help them start or continue their path to financial freedom, it is consistency in financial planning. Such a plan keeps you focused and on track towards the destination or in this case the ‘journey’ you travel. The same steps that help you lose weight, complete a college degree, or break bad habits are useful to begin improving your financial goals. 

I have listed the top 6 steps to help you financially in the New Year. Following these will take you closer to financial freedom. They are: 

  1. Pay off Holiday debts 

Should be done within 90 days of New Year. Plan a budget on how much you will spend and let each partner keep check on the other. Each person who writes down a budget has a better chance of sticking to it, rather than just talking about it, guessing or “trying it out”. There is no try, there is only do or do not; remember that saying? 

  1. Track your spending and create a budget 

Keep every receipt for the first three months, for absolutely everything you spend. Budgets are made each payday; BEFORE you are paid. That way you know where every dollar will go, ahead of time.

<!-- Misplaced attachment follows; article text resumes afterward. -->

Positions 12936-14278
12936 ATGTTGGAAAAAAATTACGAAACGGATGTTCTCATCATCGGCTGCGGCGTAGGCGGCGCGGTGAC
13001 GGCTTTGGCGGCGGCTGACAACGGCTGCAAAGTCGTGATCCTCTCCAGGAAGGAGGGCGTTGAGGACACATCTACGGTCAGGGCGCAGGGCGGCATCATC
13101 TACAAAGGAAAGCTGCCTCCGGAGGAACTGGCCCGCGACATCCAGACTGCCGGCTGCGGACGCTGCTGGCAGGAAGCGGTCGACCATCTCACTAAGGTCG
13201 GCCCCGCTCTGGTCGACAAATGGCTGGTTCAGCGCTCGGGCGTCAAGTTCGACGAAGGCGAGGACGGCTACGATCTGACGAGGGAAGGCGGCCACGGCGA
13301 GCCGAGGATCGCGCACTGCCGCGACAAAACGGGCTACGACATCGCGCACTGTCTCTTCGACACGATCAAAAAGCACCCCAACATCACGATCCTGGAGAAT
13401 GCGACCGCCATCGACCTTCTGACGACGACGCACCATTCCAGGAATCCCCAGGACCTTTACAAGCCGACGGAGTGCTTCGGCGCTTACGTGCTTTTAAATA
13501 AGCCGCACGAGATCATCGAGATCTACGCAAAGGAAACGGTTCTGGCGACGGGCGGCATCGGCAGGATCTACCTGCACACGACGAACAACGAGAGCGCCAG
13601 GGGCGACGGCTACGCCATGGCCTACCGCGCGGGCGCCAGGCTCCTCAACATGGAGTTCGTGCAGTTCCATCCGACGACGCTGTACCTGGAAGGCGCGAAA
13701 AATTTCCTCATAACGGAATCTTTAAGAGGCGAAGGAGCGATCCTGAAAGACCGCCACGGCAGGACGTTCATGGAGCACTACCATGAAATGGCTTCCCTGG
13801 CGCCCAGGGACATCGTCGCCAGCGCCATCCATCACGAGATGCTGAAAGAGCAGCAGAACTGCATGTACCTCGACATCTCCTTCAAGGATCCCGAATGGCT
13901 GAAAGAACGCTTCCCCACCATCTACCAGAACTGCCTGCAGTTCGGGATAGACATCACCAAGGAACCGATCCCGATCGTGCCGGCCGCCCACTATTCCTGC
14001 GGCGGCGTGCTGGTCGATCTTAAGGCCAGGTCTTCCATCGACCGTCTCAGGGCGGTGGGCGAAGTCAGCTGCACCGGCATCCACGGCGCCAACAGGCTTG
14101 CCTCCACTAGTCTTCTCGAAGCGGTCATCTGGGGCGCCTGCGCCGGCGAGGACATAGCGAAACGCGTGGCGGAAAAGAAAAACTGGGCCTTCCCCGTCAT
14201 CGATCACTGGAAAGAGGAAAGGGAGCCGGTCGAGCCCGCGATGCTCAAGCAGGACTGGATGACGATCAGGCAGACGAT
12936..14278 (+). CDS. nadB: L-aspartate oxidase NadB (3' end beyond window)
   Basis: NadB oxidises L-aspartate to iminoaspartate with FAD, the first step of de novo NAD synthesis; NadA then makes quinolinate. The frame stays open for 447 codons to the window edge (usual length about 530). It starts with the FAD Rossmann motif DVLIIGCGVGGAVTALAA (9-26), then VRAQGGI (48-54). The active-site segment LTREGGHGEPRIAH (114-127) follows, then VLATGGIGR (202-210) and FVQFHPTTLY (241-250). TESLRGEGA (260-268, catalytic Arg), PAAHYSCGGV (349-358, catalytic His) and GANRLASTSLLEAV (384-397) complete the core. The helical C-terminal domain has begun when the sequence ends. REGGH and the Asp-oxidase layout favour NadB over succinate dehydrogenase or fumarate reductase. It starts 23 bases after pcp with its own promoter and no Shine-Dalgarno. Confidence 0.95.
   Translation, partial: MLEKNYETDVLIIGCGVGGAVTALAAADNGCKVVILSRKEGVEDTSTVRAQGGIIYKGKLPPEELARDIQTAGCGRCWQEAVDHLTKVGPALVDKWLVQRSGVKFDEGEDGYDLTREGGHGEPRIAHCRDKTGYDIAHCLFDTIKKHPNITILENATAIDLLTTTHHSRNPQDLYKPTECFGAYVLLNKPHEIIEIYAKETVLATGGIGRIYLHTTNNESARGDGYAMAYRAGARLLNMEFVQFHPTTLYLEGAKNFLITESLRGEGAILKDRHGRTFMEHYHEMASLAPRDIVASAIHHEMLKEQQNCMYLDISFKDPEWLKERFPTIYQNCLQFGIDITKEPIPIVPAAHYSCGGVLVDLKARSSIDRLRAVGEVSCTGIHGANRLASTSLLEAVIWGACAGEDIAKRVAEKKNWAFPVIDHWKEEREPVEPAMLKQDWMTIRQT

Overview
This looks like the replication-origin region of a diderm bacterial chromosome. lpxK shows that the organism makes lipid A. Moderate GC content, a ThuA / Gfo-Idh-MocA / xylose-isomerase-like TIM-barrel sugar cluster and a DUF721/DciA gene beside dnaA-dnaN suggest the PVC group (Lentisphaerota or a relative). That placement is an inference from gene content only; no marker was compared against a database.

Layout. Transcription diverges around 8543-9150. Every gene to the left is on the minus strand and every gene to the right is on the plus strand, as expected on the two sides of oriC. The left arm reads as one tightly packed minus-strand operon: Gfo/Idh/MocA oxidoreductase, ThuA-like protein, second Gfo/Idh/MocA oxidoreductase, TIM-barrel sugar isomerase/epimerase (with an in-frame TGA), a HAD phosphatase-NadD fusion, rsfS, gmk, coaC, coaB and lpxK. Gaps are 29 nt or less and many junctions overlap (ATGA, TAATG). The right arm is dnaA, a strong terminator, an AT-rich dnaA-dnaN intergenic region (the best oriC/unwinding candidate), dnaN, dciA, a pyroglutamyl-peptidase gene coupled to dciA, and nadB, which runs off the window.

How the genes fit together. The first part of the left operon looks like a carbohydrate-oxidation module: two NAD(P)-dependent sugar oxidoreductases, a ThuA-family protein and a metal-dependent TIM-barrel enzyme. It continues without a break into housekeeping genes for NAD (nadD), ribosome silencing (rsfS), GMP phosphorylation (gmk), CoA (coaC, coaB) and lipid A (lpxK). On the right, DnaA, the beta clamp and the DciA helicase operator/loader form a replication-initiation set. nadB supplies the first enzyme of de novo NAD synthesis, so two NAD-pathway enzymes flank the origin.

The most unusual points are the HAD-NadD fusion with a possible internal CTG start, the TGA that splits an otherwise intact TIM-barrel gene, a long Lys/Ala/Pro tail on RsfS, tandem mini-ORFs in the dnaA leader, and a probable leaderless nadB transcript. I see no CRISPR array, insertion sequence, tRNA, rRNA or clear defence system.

3. Start savings plan 

New Year Holiday budget or keep your change in clear piggy bank. Remember the journey of 1000 miles starts with the first step. Always start a savings plan with an emergency fund, before you do anything else. This should be 3-6 month’s living expenses and this fund is only used in an emergency (medical, fired from or quit work, car breaks down. Only real emergencies). You may need to work another job to save this. 

  1. Pay down debt 

Smallest debt first, then move up and pay the next smallest, and so on. While doing this, only make minimum payments on unpaid debt, until it

is THE next debt on the list to pay off. While paying these small to large debts, don’t worry about the interest rate on the debt, just the size of the debt. Often it is necessary to find more income so you can add extra payments to each debt being paid off. Most people have an income problem, not an expense problem. So, finding part time work helps pay down debt. Or selling items around the house provides extra income to pay down or off debt. Learning how to live on less is the key to paying off debt. The fastest way to make money is to pay down, or off debt.